Of the many things not to like about a crappy job market, working longer hours for less money has to be near the top of the list; worse still, however, are the all-too-inevitable hours spent working for nothing, the hours spent trying to secure employment instead of actually doing something productive, like riding your bike or cooking. I say this because neither cooks, writers, nor economists of merely mortal stature obtain any special immunity to recessions, which means I’ve spent more time at the margin fretting about paychecks than I have perusing roadside farm stands. It also means that I’ve had to do some thinking about faster, easier ways to serve good food to my family, and what’s faster and easier than the humble tuna sandwich?
Personally, I love the classic deli-style preparation, with properly-chunked tuna and lots of finely chopped celery suspended in a bed of real mayonnaise. But it can get a bit boring – even oppressive to the palate – eating mayo by the bucketful, especially to my eldest daughter, who still regards the invention of mayonnaise as a greasy, evil plot to force otherwise attractive proteins into masquerading as “salads”. My favorite alternative is to make tuna salad in what I think of as the “Mediterranean style”, using olive oil in place of mayo, adorned simply with roughly chopped olives, some of those gorgeous Meyer lemons, still bursting from their branches this time of year, and maybe a little minced red onion. The salty cure of the olives makes a good friend to the mildly bitter and orange-y Meyers, whose citrus-y tang balances out the tuna flavors nicely; add your favorite green for color and texture. And, while I hate to waste bread, I have to admit that I like the crusts cut off…
Mediterranean Style Tuna Salad with Olives & Lemons
- Flake a 6oz can of tuna with a fork in a medium-sized mixing bowl (see the note on health & sustainability of canned tuna at bottom). If the tuna is water-packed, drain it well, and then add enough olive oil to make the texture coherent enough for a sandwich; if it’s packed in olive oil, just go with it, or adjust the amount of oil to taste.
- Coarsely chop a small handful of Kalamata or oil-cured Provencal olives (regular or oil cured, pits removed) and several slices of Meyer lemon confit. (I realize that you probably don’t have Meyer lemon confit lying around, but that’s only because I haven’t convinced you to make it yet. With Meyers exploding off the trees, I made a huge batch, and I’ve been cooking the stuff into soups, chopping it into Nicoise-esque salads, and serving it with roasted fish and grilled chicken at every turn. It’s a great way to preserve a seasonal crop, and it makes a kick-ass condiment for all sorts of things. In any case, absent the confit, just squeeze some fresh lemon juice into the tuna.) If you like – I’ve done it both ways, it just depends on your predilection for raw onion – finely mince a tablespoon or two of red onion as well.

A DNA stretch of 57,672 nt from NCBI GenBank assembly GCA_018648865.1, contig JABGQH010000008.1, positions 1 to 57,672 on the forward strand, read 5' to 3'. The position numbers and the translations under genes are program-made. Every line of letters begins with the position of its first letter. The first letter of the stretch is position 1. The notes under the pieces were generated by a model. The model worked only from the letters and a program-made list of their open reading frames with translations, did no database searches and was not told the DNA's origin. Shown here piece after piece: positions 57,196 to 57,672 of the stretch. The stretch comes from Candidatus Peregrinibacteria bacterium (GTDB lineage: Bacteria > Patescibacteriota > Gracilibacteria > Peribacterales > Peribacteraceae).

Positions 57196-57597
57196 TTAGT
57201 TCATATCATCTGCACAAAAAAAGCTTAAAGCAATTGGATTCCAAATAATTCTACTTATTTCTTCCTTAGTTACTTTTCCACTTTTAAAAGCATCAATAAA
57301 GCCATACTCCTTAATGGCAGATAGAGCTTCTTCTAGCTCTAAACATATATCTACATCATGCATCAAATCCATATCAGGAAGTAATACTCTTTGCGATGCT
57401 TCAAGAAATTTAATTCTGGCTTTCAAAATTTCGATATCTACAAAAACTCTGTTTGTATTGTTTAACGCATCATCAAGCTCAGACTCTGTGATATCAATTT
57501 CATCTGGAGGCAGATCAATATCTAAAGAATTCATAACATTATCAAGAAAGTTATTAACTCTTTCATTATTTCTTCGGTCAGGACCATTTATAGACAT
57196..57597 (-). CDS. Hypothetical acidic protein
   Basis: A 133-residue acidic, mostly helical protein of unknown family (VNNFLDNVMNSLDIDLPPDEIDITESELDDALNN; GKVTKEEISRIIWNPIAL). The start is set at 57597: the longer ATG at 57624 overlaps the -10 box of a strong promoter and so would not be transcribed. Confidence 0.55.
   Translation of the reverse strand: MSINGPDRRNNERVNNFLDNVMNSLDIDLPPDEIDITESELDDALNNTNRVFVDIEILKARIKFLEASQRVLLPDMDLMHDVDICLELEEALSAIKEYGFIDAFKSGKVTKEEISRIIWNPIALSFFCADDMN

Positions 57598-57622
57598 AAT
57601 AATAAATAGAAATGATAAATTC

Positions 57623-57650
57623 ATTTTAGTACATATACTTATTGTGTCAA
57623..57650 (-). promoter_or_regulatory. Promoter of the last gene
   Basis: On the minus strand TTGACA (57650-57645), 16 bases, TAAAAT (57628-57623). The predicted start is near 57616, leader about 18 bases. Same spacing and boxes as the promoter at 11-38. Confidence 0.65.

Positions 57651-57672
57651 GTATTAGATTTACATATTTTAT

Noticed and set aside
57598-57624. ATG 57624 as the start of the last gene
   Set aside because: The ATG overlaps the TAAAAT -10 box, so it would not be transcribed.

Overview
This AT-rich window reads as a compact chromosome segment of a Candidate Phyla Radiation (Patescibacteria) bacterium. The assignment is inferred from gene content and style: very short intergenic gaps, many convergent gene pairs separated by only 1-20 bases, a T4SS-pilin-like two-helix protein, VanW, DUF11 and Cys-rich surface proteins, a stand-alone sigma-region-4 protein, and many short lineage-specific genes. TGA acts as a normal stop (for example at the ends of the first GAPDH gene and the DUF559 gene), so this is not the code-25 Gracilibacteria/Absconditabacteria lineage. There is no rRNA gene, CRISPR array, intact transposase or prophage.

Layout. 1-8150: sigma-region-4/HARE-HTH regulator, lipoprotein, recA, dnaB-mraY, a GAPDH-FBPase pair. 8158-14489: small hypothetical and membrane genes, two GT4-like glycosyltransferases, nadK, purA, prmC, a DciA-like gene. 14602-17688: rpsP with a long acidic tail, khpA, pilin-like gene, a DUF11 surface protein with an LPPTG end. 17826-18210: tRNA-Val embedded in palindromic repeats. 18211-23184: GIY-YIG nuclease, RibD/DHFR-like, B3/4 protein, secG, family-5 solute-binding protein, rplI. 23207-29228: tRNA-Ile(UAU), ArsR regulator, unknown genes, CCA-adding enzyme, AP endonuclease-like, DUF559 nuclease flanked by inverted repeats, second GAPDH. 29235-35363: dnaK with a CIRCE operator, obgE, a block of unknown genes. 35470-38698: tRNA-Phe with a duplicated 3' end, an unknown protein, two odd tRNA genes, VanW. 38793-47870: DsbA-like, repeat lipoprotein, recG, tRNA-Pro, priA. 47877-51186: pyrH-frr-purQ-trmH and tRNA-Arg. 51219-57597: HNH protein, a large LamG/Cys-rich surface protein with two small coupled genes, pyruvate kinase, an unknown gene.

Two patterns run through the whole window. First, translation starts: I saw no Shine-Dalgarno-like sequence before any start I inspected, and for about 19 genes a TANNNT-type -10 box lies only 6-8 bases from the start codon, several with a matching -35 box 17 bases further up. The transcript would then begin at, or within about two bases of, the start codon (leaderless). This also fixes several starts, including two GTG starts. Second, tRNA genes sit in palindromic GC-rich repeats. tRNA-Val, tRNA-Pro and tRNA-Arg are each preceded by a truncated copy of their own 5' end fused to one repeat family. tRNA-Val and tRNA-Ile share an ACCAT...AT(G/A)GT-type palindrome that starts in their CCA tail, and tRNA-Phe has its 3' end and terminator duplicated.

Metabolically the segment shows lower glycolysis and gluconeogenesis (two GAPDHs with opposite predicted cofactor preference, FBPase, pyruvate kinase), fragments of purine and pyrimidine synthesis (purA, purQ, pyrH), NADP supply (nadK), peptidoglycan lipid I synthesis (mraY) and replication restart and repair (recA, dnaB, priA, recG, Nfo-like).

- Mix all the ingredients together and serve on toasted whole wheat, preferably with a nice green, like wild arugula (very tasty and available right now, pre-washed, from Trader Joe’s). I’m quite sure the sandwich would be just as successful on your favorite sourdough bread, and/or with spinach. If you want to be cute, and why wouldn’t you, cut off the crusts before assembly, then spear both halves of the assembled sando with toothpicks, and slice it on the diagonal (see picture inset above).
Footnote: Issues w/ Canned Tuna
Mercury poisoning and sustainable fishing are critically important issues as they relate to tuna, but they’re also well beyond the scope of this post. For those that care, however, I can recommend the excellent website for sustainable seafood published by the Monterey Bay Aquarium, and the series of pieces by Consumer Reports discussing toxicity levels in tuna.
2 thoughts on “A Seasonal Twist on the Tuna Sandwich”
An excellent resource for learning more about mercury in seafood, including tuna is the public health project GotMercury.org. The free on-line fish calculator helps you gauge just how mercury may in the tuna you are eating or serving your family.
Yummy! Your readers who are concerned about mercury should take your “eat local” message to heart. There are numerous (delicious), west coast caught and canned albacore tuna brands that are both sustainable (Monterey Bay Aquarium gives west coast troll-caught albacore a green rating) and low in mercury and other trace metals due to the size and age of tuna caught using the troll method. For more information on local brands and on west coast tuna visit the Seafood Watch site above or http://www.pacificalbacore.com